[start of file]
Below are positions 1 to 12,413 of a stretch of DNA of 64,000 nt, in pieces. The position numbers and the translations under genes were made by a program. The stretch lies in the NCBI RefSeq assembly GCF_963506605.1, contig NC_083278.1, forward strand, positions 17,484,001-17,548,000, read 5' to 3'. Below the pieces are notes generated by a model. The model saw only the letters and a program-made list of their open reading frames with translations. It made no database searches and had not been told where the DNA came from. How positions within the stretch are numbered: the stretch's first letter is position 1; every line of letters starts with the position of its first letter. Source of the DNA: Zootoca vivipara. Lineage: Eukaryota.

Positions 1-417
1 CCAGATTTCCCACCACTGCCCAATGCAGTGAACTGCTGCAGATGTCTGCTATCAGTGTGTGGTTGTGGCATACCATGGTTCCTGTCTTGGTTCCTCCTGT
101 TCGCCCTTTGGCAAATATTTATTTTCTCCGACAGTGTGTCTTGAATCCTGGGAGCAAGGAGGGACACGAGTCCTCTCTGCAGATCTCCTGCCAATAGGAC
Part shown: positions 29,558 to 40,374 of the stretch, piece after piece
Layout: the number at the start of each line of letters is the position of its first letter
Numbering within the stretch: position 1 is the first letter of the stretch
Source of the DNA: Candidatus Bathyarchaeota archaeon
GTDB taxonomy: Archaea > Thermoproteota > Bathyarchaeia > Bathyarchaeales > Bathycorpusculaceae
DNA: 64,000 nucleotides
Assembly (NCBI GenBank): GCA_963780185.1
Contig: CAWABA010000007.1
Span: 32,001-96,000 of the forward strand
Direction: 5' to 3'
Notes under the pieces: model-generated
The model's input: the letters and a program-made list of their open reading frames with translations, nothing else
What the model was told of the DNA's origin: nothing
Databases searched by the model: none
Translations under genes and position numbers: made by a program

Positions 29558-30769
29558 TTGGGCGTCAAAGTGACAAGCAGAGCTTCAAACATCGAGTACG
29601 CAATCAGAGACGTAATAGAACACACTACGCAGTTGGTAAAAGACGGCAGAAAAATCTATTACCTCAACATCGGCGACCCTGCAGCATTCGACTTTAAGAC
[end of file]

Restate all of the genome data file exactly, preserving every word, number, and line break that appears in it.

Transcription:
Below are positions 1 to 12,413 of a stretch of DNA of 64,000 nt, in pieces. The position numbers and the translations under genes were made by a program. The stretch lies in the NCBI RefSeq assembly GCF_963506605.1, contig NC_083278.1, forward strand, positions 17,484,001-17,548,000, read 5' to 3'. Below the pieces are notes generated by a model. The model saw only the letters and a program-made list of their open reading frames with translations. It made no database searches and had not been told where the DNA came from. How positions within the stretch are numbered: the stretch's first letter is position 1; every line of letters starts with the position of its first letter. Source of the DNA: Zootoca vivipara. Lineage: Eukaryota.

Positions 1-417
1 CCAGATTTCCCACCACTGCCCAATGCAGTGAACTGCTGCAGATGTCTGCTATCAGTGTGTGGTTGTGGCATACCATGGTTCCTGTCTTGGTTCCTCCTGT
101 TCGCCCTTTGGCAAATATTTATTTTCTCCGACAGTGTGTCTTGAATCCTGGGAGCAAGGAGGGACACGAGTCCTCTCTGCAGATCTCCTGCCAATAGGAC
Part shown: positions 29,558 to 40,374 of the stretch, piece after piece
Layout: the number at the start of each line of letters is the position of its first letter
Numbering within the stretch: position 1 is the first letter of the stretch
Source of the DNA: Candidatus Bathyarchaeota archaeon
GTDB taxonomy: Archaea > Thermoproteota > Bathyarchaeia > Bathyarchaeales > Bathycorpusculaceae
DNA: 64,000 nucleotides
Assembly (NCBI GenBank): GCA_963780185.1
Contig: CAWABA010000007.1
Span: 32,001-96,000 of the forward strand
Direction: 5' to 3'
Notes under the pieces: model-generated
The model's input: the letters and a program-made list of their open reading frames with translations, nothing else
What the model was told of the DNA's origin: nothing
Databases searched by the model: none
Translations under genes and position numbers: made by a program

Positions 29558-30769
29558 TTGGGCGTCAAAGTGACAAGCAGAGCTTCAAACATCGAGTACG
29601 CAATCAGAGACGTAATAGAACACACTACGCAGTTGGTAAAAGACGGCAGAAAAATCTATTACCTCAACATCGGCGACCCTGCAGCATTCGACTTTAAGAC